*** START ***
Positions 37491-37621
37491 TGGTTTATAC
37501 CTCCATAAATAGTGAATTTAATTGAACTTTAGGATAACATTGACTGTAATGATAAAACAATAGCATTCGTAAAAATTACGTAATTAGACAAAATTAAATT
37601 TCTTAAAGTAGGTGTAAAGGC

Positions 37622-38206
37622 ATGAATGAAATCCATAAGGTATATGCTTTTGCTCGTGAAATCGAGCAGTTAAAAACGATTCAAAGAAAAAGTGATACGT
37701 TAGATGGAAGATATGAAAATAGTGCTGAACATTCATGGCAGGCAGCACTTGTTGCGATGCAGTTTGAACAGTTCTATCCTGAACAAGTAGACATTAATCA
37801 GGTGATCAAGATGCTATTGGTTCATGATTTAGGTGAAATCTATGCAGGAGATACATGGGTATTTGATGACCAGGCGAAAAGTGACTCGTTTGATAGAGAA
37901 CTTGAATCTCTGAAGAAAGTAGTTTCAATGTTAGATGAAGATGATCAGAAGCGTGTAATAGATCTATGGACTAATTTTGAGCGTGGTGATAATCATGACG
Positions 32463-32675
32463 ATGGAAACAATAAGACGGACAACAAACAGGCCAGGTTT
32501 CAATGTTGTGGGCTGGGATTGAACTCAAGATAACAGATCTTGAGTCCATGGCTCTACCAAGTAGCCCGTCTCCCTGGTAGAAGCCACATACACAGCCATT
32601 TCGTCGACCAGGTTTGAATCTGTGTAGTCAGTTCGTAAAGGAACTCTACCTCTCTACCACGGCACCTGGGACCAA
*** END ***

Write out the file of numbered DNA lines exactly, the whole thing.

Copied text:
Positions 37491-37621
37491 TGGTTTATAC
37501 CTCCATAAATAGTGAATTTAATTGAACTTTAGGATAACATTGACTGTAATGATAAAACAATAGCATTCGTAAAAATTACGTAATTAGACAAAATTAAATT
37601 TCTTAAAGTAGGTGTAAAGGC

Positions 37622-38206
37622 ATGAATGAAATCCATAAGGTATATGCTTTTGCTCGTGAAATCGAGCAGTTAAAAACGATTCAAAGAAAAAGTGATACGT
37701 TAGATGGAAGATATGAAAATAGTGCTGAACATTCATGGCAGGCAGCACTTGTTGCGATGCAGTTTGAACAGTTCTATCCTGAACAAGTAGACATTAATCA
37801 GGTGATCAAGATGCTATTGGTTCATGATTTAGGTGAAATCTATGCAGGAGATACATGGGTATTTGATGACCAGGCGAAAAGTGACTCGTTTGATAGAGAA
37901 CTTGAATCTCTGAAGAAAGTAGTTTCAATGTTAGATGAAGATGATCAGAAGCGTGTAATAGATCTATGGACTAATTTTGAGCGTGGTGATAATCATGACG
Positions 32463-32675
32463 ATGGAAACAATAAGACGGACAACAAACAGGCCAGGTTT
32501 CAATGTTGTGGGCTGGGATTGAACTCAAGATAACAGATCTTGAGTCCATGGCTCTACCAAGTAGCCCGTCTCCCTGGTAGAAGCCACATACACAGCCATT
32601 TCGTCGACCAGGTTTGAATCTGTGTAGTCAGTTCGTAAAGGAACTCTACCTCTCTACCACGGCACCTGGGACCAA